There.s no place where globalization and fair labor issues are more visible than in retail. U.S. corporations are increasingly going far a field to manufacture their products. Adding to the concerns about the overseas workers who make the products sold in the United States are concerns for the U.S. workers who sell them. What should our expectations be of retailers when it comes to being a good global citizen, local employer, and neighbor?
In June 2007, the National Consumers League (NCL) convened a forum to explore how big box retailers are dramatically impacting communities, consumers and workers in the United States. The forum provided a platform for successful strategies communities have employed to shut these stores out of their cities and why these communities have decided to do so. The event also explored issues that affect consumers and workers, such as health care, food safety, freedom to organize, fair wages, and workplace safety.
At the one-day event, participants were provided with tools, ideas, and information to help consumers and workers to mobilize their communities and organizations on two fronts: putting the squeeze on big box retail expansion until dramatic corporate changes occur and putting pressure on these corporations for corporate social responsibility.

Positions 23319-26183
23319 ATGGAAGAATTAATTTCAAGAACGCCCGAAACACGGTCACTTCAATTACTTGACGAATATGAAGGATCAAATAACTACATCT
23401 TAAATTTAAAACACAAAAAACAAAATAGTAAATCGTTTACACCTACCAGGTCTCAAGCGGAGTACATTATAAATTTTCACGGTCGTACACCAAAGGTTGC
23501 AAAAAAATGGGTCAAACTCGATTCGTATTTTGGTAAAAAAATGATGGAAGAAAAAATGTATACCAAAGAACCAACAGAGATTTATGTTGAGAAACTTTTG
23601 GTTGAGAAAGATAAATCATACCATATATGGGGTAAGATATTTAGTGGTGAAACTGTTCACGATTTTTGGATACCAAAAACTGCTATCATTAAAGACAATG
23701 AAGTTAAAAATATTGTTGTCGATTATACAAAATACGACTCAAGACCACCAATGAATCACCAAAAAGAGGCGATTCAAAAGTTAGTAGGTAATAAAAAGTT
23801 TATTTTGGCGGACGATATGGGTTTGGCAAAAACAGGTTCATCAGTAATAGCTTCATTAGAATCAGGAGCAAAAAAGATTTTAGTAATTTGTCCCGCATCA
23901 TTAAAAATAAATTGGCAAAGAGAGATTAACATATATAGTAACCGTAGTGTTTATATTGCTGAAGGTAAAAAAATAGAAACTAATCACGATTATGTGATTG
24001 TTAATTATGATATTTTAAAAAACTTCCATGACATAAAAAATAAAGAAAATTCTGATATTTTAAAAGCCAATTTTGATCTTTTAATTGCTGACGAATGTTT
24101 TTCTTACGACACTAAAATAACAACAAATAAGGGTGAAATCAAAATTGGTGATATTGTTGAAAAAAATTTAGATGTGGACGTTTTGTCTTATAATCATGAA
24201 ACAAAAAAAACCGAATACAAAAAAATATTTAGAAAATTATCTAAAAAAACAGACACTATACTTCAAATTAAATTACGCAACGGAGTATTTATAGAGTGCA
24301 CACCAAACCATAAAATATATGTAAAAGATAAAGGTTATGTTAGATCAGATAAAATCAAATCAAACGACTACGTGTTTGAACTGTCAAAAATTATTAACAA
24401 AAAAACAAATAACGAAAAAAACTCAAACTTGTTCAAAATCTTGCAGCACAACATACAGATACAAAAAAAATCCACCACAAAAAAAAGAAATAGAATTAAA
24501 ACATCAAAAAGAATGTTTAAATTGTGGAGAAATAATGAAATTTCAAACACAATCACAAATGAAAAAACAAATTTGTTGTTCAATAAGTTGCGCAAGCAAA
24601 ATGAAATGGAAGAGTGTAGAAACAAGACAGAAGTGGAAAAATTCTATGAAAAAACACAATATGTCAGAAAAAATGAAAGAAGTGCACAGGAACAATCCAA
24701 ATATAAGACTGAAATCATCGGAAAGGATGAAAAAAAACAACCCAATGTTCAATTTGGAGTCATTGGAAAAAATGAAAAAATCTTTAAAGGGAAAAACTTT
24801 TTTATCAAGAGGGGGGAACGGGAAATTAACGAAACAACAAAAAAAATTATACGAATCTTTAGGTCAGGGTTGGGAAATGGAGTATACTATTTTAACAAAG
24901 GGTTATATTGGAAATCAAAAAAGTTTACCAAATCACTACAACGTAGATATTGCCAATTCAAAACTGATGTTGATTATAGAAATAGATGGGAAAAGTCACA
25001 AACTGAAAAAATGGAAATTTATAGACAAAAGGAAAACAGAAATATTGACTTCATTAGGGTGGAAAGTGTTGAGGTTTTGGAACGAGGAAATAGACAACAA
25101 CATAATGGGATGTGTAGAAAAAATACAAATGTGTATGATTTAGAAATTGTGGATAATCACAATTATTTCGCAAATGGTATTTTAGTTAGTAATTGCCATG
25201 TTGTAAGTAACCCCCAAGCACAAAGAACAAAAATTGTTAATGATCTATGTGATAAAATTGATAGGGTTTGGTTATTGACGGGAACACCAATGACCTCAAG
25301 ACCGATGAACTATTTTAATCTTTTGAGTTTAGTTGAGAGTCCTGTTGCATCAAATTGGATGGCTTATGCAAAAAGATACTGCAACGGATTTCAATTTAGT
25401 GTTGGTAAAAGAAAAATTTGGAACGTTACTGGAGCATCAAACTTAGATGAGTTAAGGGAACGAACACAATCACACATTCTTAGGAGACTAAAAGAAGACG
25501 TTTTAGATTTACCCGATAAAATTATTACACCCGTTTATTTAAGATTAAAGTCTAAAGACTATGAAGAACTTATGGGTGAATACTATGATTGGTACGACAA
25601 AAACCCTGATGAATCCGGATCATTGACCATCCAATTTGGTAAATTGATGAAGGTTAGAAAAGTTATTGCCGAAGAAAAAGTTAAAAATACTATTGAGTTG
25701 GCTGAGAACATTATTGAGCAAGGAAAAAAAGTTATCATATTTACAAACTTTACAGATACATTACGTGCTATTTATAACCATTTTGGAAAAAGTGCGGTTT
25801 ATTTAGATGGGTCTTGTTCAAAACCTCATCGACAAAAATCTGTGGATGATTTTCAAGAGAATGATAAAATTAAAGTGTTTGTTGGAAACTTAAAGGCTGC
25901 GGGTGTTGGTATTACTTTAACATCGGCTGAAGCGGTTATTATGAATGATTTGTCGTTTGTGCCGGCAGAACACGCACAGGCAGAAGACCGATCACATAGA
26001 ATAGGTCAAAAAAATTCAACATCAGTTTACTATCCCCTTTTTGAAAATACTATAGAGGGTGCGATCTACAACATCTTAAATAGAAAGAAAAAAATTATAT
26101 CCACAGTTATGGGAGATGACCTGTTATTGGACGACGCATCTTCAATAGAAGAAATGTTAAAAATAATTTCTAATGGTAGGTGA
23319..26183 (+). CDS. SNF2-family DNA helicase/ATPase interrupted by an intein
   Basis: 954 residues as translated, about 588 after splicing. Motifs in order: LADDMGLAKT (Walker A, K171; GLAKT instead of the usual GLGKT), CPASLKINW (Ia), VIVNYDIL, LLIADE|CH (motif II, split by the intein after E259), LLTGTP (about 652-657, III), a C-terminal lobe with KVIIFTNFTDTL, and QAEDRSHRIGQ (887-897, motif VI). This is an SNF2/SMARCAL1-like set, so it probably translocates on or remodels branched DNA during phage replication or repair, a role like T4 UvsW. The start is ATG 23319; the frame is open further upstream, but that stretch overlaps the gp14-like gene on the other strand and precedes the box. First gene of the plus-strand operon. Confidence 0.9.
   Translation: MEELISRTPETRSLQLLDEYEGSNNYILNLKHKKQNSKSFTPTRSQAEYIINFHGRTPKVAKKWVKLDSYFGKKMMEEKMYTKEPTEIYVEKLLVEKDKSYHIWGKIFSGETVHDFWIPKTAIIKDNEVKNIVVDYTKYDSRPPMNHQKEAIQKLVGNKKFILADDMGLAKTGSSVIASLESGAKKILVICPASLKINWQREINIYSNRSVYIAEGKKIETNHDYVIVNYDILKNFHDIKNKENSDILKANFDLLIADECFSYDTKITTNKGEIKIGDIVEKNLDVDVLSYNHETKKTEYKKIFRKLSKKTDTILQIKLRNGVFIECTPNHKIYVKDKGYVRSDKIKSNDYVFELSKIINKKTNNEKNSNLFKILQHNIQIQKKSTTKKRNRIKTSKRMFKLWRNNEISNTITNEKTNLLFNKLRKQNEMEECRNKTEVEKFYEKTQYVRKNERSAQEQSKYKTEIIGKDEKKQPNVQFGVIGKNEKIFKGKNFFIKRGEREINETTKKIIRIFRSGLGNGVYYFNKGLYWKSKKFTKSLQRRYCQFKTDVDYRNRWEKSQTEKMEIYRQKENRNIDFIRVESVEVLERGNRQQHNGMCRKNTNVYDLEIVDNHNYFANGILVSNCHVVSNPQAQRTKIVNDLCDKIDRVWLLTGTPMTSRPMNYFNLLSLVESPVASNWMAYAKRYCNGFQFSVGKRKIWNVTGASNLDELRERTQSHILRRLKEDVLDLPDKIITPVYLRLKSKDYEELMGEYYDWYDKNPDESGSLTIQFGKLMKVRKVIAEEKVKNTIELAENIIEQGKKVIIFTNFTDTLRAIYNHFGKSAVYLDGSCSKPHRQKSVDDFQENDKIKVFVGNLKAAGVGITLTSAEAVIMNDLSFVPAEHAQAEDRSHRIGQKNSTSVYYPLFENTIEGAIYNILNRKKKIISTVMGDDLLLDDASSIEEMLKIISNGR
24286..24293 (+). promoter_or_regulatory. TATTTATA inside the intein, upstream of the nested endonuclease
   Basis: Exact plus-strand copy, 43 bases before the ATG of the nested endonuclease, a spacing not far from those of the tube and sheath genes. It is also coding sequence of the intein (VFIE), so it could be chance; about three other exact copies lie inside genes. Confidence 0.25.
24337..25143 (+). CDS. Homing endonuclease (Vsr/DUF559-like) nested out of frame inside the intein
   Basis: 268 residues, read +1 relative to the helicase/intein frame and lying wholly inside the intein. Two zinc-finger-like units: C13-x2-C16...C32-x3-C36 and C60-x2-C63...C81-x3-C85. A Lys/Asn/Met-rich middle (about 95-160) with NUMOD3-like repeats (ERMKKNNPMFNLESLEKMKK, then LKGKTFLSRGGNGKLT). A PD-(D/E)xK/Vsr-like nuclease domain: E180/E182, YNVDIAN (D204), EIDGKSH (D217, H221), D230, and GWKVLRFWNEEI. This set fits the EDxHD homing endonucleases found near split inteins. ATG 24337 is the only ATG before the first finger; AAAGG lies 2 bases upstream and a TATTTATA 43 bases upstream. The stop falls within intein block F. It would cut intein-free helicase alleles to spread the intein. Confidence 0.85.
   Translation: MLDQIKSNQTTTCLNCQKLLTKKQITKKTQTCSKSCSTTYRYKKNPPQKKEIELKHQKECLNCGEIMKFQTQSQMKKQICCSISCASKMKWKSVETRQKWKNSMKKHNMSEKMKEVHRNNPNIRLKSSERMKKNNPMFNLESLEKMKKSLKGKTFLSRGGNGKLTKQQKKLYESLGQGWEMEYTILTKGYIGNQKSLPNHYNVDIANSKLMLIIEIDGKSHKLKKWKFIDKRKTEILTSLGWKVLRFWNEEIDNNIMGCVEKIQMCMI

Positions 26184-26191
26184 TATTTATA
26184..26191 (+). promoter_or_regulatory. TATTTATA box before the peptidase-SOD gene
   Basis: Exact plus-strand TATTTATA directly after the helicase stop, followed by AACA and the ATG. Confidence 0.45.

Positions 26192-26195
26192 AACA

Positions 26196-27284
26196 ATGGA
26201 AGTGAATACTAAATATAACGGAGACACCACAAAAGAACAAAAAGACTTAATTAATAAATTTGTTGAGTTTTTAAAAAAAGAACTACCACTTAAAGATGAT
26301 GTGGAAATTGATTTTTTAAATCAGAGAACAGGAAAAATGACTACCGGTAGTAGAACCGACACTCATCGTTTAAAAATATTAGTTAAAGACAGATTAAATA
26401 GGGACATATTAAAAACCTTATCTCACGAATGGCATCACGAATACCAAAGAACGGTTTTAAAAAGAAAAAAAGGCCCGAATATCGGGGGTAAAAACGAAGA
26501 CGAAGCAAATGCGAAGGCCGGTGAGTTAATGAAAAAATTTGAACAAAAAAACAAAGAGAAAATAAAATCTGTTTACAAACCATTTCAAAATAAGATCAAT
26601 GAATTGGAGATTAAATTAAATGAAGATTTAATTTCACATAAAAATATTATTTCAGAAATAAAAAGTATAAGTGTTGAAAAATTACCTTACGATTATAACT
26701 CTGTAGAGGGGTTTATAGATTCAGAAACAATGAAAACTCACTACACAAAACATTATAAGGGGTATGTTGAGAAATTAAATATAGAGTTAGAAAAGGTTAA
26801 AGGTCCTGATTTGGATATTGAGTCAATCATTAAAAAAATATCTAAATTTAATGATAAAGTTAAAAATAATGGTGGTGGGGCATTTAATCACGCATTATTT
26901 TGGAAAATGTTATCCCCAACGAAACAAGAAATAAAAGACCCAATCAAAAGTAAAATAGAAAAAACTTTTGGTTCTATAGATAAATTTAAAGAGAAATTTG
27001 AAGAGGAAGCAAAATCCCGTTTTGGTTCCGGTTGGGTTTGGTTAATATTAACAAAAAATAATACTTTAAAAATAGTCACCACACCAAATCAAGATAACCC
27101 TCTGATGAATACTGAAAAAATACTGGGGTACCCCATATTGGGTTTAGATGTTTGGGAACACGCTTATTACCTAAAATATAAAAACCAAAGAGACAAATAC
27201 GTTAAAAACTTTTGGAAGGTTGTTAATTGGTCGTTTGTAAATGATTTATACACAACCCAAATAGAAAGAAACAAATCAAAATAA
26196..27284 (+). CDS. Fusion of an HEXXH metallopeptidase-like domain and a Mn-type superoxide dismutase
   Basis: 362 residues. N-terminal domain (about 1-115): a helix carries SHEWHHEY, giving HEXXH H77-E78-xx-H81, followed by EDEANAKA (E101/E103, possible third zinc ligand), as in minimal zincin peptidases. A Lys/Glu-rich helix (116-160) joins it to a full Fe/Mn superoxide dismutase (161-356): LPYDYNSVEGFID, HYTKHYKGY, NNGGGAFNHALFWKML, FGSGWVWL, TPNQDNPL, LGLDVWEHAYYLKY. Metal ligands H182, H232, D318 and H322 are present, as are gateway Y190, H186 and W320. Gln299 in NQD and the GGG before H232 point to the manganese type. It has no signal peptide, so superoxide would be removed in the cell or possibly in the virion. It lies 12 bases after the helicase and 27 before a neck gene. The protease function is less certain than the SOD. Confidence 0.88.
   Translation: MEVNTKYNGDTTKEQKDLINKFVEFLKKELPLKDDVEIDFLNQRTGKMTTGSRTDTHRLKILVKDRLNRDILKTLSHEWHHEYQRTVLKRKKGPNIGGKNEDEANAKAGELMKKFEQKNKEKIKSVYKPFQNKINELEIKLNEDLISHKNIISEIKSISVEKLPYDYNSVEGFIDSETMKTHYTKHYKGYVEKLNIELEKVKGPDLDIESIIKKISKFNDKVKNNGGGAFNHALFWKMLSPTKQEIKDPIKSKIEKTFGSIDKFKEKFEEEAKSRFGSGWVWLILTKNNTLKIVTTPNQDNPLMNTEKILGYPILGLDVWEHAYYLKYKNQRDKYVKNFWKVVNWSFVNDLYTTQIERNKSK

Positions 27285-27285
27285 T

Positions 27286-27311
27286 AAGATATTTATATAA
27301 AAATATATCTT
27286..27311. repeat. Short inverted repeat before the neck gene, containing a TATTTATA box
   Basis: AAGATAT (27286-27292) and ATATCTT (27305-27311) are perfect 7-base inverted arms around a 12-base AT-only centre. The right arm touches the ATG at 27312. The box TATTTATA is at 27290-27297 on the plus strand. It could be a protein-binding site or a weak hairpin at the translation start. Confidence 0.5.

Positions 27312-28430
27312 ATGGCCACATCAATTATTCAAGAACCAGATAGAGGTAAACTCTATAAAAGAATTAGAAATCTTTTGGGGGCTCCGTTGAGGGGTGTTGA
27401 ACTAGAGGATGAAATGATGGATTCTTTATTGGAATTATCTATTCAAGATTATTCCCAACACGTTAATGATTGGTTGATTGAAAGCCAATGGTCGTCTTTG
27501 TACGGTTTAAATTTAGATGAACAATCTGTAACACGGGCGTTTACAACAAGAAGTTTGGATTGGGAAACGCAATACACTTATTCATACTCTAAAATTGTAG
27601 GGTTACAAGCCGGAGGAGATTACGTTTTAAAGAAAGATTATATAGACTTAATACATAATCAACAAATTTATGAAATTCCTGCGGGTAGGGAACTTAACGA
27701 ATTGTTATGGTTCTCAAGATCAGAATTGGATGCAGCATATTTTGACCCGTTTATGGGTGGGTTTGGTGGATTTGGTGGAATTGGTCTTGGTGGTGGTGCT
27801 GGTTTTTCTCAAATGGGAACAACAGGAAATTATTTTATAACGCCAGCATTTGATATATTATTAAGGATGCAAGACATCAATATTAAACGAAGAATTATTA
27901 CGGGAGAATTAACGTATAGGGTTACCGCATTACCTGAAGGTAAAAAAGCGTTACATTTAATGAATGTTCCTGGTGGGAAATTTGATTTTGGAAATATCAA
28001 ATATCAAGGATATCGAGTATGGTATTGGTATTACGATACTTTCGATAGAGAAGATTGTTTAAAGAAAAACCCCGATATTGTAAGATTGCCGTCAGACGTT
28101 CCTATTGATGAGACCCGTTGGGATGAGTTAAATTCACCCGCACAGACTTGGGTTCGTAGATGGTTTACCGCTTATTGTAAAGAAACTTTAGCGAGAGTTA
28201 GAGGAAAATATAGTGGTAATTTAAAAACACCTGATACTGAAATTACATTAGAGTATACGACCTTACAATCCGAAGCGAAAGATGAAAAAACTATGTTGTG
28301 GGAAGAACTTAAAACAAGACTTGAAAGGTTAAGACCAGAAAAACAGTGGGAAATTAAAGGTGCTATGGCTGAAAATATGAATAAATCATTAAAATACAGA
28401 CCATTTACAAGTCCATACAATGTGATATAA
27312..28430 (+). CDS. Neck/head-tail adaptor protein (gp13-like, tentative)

Mary Finger, chair of NCL.s Fair Labor Standards Committee, opened the proceedings with the question: Are cheap goods worth the trade offs? Trade-offs, such as low paying jobs and no health care for employees. We need to realize the impact of low wage jobs on the well-being of communities. Another key issue is how companies that do provide good wages and heath benefits can compete with others who operate on a race to the bottom mentality.